Issue Date: March 24, 2008
Made in Belgium
In "Carbon Nanotubes by the Metric Ton," Ann M. Thayer refers to "Soci??t?? Nanocyl" and describes its development with great accuracy (C&EN, Nov. 12, 2007, page 29).
Soci??t?? Nanocyl is a spin-off of both Belgium's University of Namur and University of Liège. These two universities are among Nanocyl's shareholders. This is clearly indicated on the company's website at www.nanocyl.com and www.nanocyl.com/innovation/activities/.
The nuclear magnetic resonance lab of the University of Namur, under the direction of J. B. Nagy, designed the first catalyst able to produce carbon nanotubes (CNT) on a large scale (4 kg CNT/kg catalyst from ethylene).
Researchers in the chemical engineering laboratory of the University of Liège, under my direction, designed and developed, from 1999 to 2002, a 2-kg-per-day prototype continuous reactor. Patents are already delivered in several countries. This is the type of reactor that Nanocyl started up in mid-2005 for 15-kg-per-day production and, in 2007, for an annual capacity of 40 metric tons. Furthermore, in 2006, the same laboratory, still under my direction, designed and developed a new catalyst that makes it possible to achieve very high productivity using natural gas. This new catalyst has been used in the industry since the beginning of 2008.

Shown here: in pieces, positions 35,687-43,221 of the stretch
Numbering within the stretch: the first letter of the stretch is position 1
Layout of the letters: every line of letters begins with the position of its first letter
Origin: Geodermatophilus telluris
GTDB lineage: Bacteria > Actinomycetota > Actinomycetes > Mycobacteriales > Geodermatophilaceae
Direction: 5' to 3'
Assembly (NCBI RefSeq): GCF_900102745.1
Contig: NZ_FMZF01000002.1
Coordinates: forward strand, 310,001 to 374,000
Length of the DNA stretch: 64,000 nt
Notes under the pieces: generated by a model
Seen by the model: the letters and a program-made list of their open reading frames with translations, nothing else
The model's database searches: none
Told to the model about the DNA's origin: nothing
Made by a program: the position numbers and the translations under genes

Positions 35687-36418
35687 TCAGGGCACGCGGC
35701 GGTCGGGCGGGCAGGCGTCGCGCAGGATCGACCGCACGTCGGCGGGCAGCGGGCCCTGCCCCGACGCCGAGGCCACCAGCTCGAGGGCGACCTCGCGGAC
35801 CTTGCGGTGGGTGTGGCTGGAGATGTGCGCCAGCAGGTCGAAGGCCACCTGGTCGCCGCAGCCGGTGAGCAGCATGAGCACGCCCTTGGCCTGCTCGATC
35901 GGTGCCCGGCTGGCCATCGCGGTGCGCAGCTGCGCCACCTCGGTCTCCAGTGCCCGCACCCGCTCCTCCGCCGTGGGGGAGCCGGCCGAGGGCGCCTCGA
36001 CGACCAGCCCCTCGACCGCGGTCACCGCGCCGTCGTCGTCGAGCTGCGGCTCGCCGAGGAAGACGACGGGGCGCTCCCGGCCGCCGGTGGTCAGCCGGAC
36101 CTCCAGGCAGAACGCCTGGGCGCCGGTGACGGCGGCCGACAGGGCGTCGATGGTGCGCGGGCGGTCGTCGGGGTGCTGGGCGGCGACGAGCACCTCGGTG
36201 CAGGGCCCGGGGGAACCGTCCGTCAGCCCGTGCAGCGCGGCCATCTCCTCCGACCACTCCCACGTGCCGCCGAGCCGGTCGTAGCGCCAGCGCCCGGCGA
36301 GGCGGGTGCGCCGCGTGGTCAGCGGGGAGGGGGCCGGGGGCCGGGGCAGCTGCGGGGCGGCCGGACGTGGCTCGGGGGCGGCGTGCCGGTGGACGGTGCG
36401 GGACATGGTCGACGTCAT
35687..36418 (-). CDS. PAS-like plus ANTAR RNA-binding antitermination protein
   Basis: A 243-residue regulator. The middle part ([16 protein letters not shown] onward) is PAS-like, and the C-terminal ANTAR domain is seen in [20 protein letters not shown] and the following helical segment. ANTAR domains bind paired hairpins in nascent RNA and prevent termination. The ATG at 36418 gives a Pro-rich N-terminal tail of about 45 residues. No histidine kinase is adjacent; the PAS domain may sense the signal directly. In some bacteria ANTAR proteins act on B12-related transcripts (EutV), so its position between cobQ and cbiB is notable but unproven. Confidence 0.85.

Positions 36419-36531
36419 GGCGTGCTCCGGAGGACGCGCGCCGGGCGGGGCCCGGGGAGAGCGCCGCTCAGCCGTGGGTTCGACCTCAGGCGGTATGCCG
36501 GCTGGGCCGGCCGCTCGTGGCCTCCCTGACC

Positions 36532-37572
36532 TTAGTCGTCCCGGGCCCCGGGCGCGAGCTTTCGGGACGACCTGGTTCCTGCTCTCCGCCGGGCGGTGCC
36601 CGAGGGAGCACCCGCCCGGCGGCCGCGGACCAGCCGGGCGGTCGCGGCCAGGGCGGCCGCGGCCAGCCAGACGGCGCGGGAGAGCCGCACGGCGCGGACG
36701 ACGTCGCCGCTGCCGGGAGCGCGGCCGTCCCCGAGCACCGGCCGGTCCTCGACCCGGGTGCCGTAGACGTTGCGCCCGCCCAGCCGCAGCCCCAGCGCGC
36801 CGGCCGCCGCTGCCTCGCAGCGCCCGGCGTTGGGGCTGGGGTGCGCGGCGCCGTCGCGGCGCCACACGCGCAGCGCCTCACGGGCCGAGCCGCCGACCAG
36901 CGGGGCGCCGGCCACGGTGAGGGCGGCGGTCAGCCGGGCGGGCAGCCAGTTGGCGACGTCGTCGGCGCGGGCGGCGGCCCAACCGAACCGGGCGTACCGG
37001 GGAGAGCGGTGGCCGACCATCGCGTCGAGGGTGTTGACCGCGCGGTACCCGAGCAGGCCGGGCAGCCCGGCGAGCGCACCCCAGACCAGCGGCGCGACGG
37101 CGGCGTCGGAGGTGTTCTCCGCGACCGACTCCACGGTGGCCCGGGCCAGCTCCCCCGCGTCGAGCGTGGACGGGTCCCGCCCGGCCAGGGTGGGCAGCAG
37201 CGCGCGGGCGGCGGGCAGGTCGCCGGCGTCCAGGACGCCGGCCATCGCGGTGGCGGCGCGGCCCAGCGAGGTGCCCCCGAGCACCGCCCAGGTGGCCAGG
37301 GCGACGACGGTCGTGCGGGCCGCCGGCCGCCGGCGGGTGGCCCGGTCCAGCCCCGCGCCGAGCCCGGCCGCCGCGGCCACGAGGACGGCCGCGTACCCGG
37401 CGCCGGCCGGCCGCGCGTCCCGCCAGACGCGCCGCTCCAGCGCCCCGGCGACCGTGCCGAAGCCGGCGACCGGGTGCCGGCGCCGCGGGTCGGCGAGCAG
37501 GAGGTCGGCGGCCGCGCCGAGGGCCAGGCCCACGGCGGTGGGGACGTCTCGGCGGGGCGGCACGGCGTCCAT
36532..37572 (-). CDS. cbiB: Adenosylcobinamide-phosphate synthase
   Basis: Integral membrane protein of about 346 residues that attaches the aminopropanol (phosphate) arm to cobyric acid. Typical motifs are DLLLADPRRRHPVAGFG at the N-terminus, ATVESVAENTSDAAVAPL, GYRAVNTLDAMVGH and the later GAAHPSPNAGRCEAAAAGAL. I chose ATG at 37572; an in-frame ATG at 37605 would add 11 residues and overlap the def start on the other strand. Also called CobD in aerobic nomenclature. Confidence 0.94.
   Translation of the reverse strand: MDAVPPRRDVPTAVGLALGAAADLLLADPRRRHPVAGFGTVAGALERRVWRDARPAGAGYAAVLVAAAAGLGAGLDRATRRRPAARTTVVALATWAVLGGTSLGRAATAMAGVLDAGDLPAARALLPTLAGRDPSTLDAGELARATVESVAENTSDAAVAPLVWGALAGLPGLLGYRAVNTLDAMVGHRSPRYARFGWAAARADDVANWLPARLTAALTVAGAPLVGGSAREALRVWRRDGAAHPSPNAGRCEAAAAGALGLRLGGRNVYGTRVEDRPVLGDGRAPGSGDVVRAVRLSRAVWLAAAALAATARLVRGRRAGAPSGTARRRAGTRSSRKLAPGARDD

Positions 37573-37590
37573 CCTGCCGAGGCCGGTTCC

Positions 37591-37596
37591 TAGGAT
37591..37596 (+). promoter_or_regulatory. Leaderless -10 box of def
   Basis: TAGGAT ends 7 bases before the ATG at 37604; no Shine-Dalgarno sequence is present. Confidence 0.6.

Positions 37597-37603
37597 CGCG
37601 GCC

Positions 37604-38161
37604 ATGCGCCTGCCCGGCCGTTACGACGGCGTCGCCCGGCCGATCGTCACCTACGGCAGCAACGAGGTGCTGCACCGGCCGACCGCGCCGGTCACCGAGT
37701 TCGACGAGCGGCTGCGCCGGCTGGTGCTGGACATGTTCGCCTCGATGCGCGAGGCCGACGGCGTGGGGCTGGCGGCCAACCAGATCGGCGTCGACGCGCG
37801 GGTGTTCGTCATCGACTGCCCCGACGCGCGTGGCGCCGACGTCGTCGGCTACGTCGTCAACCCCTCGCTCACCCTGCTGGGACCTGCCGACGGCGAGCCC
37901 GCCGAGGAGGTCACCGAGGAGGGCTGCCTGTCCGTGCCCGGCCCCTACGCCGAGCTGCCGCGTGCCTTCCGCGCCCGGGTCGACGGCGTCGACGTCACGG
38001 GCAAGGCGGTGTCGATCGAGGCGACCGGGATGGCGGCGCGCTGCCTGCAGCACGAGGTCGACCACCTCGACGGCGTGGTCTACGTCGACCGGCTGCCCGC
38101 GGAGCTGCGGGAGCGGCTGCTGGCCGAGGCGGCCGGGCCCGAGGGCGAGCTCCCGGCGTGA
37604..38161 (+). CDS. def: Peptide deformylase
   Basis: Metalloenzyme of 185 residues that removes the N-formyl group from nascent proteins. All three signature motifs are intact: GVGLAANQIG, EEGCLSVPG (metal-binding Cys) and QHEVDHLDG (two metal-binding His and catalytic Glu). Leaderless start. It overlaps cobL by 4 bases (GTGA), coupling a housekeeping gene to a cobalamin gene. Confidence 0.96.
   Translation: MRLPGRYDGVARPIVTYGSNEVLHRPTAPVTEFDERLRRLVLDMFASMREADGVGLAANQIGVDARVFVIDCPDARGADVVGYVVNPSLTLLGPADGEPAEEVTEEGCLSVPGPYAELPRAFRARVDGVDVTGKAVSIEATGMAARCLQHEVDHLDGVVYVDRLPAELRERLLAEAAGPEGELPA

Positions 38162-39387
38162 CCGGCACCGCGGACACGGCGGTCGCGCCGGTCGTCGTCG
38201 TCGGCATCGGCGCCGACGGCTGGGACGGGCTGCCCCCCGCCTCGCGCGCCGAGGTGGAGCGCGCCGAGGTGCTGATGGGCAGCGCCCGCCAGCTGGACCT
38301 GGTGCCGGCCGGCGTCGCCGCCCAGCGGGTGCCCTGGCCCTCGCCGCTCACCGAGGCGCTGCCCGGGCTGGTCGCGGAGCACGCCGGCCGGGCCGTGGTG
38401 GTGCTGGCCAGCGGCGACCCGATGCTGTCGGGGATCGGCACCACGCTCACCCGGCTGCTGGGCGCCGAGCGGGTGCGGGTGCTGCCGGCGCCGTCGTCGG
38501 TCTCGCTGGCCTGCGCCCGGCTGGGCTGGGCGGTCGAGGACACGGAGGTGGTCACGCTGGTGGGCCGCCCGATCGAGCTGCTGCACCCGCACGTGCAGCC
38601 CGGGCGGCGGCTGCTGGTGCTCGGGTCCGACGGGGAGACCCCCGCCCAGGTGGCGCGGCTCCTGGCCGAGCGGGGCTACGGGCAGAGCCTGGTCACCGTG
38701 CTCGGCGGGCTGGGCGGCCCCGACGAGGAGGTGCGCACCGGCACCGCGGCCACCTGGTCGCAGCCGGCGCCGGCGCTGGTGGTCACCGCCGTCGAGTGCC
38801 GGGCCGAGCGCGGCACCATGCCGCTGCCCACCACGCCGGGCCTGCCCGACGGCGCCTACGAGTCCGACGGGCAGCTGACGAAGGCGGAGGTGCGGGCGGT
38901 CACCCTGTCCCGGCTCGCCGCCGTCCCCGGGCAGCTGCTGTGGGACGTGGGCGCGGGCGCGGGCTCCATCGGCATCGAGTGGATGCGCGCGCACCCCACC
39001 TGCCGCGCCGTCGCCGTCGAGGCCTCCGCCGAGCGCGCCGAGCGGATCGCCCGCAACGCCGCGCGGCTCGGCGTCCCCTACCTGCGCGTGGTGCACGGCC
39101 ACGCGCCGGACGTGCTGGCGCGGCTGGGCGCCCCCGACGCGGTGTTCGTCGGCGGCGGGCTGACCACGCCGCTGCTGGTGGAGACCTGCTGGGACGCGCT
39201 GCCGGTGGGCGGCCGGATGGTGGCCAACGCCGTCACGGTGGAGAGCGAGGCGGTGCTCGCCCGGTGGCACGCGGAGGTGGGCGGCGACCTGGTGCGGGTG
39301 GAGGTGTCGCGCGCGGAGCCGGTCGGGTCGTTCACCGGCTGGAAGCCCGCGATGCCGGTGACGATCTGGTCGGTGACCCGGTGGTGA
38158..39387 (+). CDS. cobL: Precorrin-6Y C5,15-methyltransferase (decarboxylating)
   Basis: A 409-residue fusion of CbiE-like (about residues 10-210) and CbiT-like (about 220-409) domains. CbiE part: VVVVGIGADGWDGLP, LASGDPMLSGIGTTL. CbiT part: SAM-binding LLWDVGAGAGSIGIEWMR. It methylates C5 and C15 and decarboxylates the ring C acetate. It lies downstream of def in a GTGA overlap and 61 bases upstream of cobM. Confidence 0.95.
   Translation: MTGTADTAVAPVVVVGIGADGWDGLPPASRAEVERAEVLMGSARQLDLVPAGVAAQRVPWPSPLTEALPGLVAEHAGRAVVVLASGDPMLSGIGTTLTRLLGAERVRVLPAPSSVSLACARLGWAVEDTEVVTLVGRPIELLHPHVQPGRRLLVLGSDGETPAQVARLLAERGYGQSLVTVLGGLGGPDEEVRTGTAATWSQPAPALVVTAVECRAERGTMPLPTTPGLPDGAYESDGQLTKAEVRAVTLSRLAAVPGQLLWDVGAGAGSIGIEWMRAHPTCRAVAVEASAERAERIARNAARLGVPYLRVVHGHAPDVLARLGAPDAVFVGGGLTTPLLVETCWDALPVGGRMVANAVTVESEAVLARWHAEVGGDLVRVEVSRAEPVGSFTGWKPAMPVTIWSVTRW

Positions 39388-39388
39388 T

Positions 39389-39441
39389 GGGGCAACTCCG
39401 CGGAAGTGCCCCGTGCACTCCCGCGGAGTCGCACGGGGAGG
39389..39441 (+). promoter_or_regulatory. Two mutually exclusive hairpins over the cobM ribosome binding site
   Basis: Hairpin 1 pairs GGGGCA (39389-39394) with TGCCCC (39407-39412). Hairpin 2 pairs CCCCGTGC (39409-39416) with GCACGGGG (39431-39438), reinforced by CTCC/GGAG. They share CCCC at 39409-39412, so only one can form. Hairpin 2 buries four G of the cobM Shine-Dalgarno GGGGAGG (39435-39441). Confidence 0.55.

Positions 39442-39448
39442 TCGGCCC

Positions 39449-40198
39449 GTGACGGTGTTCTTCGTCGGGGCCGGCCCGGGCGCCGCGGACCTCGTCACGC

I must note that the University of Liège is too often left out when Nanocyl is presented in the press. I am all the more dismayed that the present expansion of Nanocyl is mostly the outcome of the work carried at the University of Liège since 1999, whereas the University of Namur is no longer active in that field.
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